Article Text

PDF

Byssinosis and serum IgE concentrations in textile workers in an Italian cotton mill
  1. L Petronio,
  2. M Bovenzi
  1. Istituto di Medicina del Lavoro, University of Trieste, Italy

    Abstract

    ABSTRACT The relationship between serum concentrations of total IgE and byssinosis and other respiratory symptoms was evaluated in 352 textile workers (90 men, 262 women) at a cotton mill in Friuli-Venezia Giulia, Italy. The subjects were aged from 20 to 61 (mean 44) and the mean duration of employment was 20 years. One hundred and eight subjects (30·7%) were smokers. Only 2% had a positive history of atopy. A standardised questionnaire showed chronic bronchitis in 96 textile workers (27·3%) and byssinosis in 63 (17·9%). The prevalence of respiratory disorders was the same for men and women but was higher in the carding room than in other work areas. Total serum IgE concentrations (RIST, Phadebas) were analysed after log transformation. The geometric mean was 192·7 IU/ml, with no significant difference between the two sexes. This mean concentration of IgE is much higher than that reported internationally for non-atopic subjects, but similar to values found in the Italian population. The IgE concentrations of the workers in the main departments (carding, spinning, and weaving) showed no significant difference. The geometric means were not different in subsamples stratified according to respiratory diseases (cases of pure and cases of mixed forms of chronic bronchitis and byssinosis). A negative result was obtained when IgE concentrations of 289 subjects without byssinosis (¯x = 188·4 IU/ml) and 63 with byssinosis (¯x = 212·6 IU/ml) were compared; there was also no trend when the results were analysed by clinical grade of byssinosis. The same negative pattern occured when the serum IgE concentrations were examined in patients with byssinosis with different grades of chronic change in FEV1. The results of this study support the hypothesis that there is no relationship between total serum IgE concentrations and byssinosis.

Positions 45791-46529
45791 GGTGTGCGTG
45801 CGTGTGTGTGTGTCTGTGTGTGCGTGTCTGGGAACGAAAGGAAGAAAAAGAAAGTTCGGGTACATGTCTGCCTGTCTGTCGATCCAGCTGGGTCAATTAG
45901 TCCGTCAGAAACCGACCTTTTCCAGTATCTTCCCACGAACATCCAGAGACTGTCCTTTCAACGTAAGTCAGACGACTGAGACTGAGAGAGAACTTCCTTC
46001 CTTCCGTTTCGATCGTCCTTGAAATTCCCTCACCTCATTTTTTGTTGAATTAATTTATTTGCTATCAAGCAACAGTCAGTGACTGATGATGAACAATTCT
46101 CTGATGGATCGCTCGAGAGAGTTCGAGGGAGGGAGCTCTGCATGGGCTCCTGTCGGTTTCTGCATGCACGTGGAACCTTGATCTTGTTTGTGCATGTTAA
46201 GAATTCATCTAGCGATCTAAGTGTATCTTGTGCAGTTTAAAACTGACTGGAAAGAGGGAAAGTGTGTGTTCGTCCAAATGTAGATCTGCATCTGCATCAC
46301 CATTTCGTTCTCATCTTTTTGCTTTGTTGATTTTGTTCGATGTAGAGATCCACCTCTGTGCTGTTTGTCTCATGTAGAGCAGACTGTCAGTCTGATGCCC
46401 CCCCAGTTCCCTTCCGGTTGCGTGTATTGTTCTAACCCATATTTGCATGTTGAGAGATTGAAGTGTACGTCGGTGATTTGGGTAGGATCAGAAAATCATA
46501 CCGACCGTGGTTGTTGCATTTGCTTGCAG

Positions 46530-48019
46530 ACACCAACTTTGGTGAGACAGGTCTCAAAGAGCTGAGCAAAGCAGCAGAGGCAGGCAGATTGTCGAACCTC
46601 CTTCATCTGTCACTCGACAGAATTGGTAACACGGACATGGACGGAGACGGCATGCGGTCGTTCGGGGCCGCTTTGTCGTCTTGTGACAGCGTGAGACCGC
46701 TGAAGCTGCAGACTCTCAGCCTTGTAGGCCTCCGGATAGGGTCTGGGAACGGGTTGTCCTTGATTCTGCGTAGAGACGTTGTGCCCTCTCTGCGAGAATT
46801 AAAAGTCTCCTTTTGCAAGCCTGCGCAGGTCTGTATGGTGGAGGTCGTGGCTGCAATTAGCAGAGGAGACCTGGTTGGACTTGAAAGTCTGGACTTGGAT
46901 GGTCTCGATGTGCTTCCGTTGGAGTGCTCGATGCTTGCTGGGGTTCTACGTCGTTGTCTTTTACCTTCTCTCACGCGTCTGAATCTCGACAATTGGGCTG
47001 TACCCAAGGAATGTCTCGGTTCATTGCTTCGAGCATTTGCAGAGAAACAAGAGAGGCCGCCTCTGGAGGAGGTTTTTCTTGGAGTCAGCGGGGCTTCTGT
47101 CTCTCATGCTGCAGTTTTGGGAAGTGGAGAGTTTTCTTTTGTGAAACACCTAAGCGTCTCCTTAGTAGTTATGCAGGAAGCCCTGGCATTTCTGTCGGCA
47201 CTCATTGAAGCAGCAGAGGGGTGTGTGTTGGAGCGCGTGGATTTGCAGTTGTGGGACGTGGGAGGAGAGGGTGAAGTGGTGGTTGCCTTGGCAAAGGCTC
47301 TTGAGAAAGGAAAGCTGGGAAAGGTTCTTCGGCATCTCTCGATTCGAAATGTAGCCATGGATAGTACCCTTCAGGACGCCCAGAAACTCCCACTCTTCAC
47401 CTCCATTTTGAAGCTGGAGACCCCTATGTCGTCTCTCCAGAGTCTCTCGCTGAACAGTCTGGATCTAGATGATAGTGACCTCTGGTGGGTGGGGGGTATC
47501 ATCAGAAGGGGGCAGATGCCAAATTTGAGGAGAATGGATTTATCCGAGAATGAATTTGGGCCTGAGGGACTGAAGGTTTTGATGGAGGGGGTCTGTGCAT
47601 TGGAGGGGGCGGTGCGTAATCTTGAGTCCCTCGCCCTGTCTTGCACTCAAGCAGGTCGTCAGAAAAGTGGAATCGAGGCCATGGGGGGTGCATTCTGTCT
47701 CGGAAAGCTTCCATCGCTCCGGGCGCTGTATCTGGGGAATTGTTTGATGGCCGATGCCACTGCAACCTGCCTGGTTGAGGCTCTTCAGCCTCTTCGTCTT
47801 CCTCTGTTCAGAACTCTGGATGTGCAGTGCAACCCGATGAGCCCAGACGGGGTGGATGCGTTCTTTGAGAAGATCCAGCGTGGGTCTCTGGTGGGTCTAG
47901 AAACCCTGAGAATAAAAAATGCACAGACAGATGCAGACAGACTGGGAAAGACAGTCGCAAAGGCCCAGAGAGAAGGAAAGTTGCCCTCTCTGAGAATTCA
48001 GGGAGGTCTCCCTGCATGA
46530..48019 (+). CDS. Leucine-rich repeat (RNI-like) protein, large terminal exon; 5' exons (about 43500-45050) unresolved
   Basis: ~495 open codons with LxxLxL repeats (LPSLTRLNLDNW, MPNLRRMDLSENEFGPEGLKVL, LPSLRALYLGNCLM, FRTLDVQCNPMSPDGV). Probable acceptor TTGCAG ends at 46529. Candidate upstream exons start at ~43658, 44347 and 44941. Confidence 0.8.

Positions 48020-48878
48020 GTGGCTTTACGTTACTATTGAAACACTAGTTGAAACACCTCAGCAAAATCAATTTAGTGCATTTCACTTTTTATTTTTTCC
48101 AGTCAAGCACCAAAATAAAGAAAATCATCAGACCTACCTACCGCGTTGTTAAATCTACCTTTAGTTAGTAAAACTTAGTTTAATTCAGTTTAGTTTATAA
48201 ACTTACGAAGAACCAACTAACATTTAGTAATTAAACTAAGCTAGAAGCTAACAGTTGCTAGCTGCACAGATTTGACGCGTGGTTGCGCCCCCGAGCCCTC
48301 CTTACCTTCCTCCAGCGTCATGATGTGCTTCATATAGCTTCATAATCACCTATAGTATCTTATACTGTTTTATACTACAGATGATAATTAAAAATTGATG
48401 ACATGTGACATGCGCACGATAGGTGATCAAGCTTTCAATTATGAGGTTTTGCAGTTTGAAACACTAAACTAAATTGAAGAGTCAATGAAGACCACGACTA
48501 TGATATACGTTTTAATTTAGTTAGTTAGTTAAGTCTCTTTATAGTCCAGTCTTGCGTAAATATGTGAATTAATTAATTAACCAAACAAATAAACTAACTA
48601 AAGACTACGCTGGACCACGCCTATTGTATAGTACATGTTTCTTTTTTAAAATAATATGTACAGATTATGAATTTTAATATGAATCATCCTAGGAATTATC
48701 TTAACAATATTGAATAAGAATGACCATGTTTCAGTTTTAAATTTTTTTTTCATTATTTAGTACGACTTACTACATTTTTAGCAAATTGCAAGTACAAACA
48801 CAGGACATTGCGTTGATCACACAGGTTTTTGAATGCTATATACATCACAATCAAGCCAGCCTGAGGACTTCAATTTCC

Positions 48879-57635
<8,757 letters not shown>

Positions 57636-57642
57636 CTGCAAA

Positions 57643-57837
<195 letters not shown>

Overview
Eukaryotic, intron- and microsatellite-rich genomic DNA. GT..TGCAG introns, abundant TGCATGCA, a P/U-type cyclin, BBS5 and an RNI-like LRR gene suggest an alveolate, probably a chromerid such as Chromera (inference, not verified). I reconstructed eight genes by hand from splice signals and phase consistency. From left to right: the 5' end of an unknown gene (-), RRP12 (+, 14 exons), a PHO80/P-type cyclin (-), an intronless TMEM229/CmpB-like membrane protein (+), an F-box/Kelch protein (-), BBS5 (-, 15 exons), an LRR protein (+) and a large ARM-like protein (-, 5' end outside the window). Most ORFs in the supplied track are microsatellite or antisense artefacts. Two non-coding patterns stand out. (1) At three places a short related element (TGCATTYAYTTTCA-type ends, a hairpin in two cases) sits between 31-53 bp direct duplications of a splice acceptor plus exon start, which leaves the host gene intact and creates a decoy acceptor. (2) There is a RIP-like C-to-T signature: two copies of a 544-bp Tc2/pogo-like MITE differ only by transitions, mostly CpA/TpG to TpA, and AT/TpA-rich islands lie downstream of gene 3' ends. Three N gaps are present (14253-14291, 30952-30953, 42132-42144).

Statistics from Altmetric.com

    Request permissions

    If you wish to reuse any or all of this article please use the link below which will take you to the Copyright Clearance Center’s RightsLink service. You will be able to get a quick price and instant permission to reuse the content in many different ways.